14. Thanks Crow, checking it out!

    >always found the woman on the cover of the box and rulebook to be extremely ... evocative<

    And the cover sums up so much of the game as well. The armor and shield, the fighting stance, and a nice big rock lizard, one of the standard beasts of the game (I loved Gringle's Pawnshop, and the Rainbow Mounds were full of 'em!).

    Oh yeah, the cover also reminds you of how in RQ a shield was actually useful and worth lugging around!

  15. I think "Will it give you an awesome PC death story?" should be article one of any monster design process.


    Here's Eremon, a free & complete Bronze Age Ireland fantasy fork of Runequest. Has a different magic system and is not a Gloranthan Runequest. Might be worth a look for those who want to lookover / play MRQ but aren't keen on Glorantha or buying the MRQI books.

    Campaign's currently on hiatus (IRC Chat) but contact the author if you like it and if you're interested in playing when he resumes running it.

  17. IT destroys the whole theme of dungeoneering games (and this is dungeoneering/ruin advice) if there is no risk of death to keep you on your toes. "Boy meets dungeom, boy woes dungeon, dungeon tries to kill boy."

    Whn you move outside the dungeoneering paradigm, death becomes less important. For example, in superhero games death (of either heroes or villians) should always be an incredibly rare occurrence.

    As for CoC, there was always the understated warning in Shadows of Yog-Sothoth of "The players should be prepared to lose some of their party members – this, even more than most Call of Cthulhu adventures, is deadly."

    If I believe correctly (I'd have to find my 1st ed rules to be sure), I believe the philosophy of early CoC was that investigators weren't meant to survive more than one or two adventures before either facing a messy death or going totally insane, as that was the genre. Although later editions (and adventures) relaxed this quite a lot, as people found themselves quite attached to their characters and wanted them to survive.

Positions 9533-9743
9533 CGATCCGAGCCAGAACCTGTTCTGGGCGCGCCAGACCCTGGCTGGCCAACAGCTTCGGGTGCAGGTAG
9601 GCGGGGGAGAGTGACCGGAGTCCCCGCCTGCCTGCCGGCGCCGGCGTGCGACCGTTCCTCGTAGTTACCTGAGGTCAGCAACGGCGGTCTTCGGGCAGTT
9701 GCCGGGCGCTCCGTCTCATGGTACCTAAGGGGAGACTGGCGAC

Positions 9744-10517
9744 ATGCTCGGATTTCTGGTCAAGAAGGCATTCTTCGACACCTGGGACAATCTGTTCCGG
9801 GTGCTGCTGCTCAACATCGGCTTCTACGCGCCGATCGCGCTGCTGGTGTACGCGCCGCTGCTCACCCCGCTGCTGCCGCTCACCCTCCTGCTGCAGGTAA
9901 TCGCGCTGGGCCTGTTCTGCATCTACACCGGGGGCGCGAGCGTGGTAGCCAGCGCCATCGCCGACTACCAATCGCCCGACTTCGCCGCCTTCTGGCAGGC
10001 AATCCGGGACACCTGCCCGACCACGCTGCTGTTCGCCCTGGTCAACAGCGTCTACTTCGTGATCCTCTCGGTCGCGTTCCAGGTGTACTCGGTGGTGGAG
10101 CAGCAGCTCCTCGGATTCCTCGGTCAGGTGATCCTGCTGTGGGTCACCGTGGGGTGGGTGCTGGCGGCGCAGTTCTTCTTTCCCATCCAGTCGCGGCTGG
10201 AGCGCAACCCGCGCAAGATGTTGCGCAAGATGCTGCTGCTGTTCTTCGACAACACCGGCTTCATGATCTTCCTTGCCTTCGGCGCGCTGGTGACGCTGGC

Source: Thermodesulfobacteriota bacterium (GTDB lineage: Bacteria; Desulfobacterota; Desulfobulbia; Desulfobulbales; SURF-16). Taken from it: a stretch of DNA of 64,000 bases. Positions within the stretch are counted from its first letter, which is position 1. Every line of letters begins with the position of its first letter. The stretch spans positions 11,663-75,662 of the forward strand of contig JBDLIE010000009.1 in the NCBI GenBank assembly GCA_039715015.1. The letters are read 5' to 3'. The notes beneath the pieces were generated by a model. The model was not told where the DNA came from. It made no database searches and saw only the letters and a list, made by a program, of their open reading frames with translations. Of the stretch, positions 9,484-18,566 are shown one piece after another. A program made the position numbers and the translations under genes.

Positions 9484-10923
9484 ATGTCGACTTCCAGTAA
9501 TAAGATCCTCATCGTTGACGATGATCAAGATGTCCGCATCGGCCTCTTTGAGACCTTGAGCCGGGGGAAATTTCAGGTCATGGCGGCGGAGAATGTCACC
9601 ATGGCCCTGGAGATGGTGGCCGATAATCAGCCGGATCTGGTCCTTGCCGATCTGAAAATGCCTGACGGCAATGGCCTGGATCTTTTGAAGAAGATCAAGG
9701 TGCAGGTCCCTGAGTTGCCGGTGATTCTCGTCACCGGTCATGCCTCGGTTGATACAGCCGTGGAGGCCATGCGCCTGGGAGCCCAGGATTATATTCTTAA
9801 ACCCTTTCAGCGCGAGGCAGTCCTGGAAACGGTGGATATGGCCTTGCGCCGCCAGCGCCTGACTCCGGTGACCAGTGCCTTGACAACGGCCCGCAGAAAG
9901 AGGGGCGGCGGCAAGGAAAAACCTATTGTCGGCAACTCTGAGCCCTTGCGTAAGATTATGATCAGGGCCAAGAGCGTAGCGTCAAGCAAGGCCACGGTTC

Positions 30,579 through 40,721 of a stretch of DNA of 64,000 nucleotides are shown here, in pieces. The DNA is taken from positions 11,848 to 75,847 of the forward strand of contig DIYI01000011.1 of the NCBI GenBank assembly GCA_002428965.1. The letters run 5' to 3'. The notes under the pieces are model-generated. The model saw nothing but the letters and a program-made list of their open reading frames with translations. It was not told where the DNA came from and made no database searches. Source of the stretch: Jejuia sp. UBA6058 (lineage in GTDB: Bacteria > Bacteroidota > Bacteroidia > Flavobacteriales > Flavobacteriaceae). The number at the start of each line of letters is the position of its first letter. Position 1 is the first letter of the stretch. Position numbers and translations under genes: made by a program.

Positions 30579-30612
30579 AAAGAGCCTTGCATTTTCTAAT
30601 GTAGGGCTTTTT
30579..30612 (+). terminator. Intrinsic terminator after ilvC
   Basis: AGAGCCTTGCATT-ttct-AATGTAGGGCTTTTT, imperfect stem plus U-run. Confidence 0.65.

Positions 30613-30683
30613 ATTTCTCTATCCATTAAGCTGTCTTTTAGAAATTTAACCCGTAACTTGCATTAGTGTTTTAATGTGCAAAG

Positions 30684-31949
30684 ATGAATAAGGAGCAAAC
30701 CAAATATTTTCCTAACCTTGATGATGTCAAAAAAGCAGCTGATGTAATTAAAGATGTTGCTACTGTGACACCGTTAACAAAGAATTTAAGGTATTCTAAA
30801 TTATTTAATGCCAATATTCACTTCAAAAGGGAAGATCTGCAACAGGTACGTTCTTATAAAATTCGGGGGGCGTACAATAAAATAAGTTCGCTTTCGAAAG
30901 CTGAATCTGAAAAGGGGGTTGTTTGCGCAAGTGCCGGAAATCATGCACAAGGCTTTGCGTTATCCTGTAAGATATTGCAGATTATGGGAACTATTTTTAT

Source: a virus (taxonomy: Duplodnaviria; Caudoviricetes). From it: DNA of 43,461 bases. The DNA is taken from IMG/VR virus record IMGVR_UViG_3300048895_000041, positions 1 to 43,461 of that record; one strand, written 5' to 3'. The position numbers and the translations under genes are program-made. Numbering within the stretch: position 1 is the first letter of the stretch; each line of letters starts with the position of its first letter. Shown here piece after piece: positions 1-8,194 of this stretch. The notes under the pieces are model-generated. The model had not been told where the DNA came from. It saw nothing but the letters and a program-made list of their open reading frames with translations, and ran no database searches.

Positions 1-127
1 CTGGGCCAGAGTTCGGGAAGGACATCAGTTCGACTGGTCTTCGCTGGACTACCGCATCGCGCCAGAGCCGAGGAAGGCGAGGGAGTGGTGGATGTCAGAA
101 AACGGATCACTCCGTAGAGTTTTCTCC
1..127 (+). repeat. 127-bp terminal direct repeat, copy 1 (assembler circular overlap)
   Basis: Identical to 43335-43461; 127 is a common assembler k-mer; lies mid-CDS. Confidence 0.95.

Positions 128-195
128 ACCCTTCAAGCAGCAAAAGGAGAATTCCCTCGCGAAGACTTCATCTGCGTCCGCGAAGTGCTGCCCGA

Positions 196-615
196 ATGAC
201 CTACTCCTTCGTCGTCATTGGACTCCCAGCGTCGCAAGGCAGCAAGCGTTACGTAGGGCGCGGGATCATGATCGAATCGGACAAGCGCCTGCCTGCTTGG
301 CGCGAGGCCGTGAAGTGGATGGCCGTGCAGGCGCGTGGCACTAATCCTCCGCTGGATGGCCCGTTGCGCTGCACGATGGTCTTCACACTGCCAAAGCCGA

Sheesh! Next, someone will be expecting Paranoia characters to survive their mission debriefing.

    What do you mean, they do?

  18. "What do you mean, they do?"

    Obviously, they're Commie mutant traitors.

    The fact that I recognized that means I'm a traitor, too.

  19. It's become even more common among live roleplayers in the UK than tabletoppers to talk openly & extensively about the joys of a good death, preferably dying while doing something very much in keeping with the character.

    From Gemmell -- "Death holds no terror for me, boy. It comes to all men. The lucky ones die heroically, and their names are remembered. The unlucky ones die slowly, their hair turning white, their limbs becoming frail."

    As a gamer, playing an RPG, my risk of death is extremely small. I want my character's risk of death -- particularly heroic death -- to be quite significant. I play games partly because I don't want to risk my own death doing something risky & adventurous. Risking my character's death is a vital substitute. Given that campaigns end, leaving surviving characters in a limbo they may never leave, worse than old age -- I would far rather have an heroic death.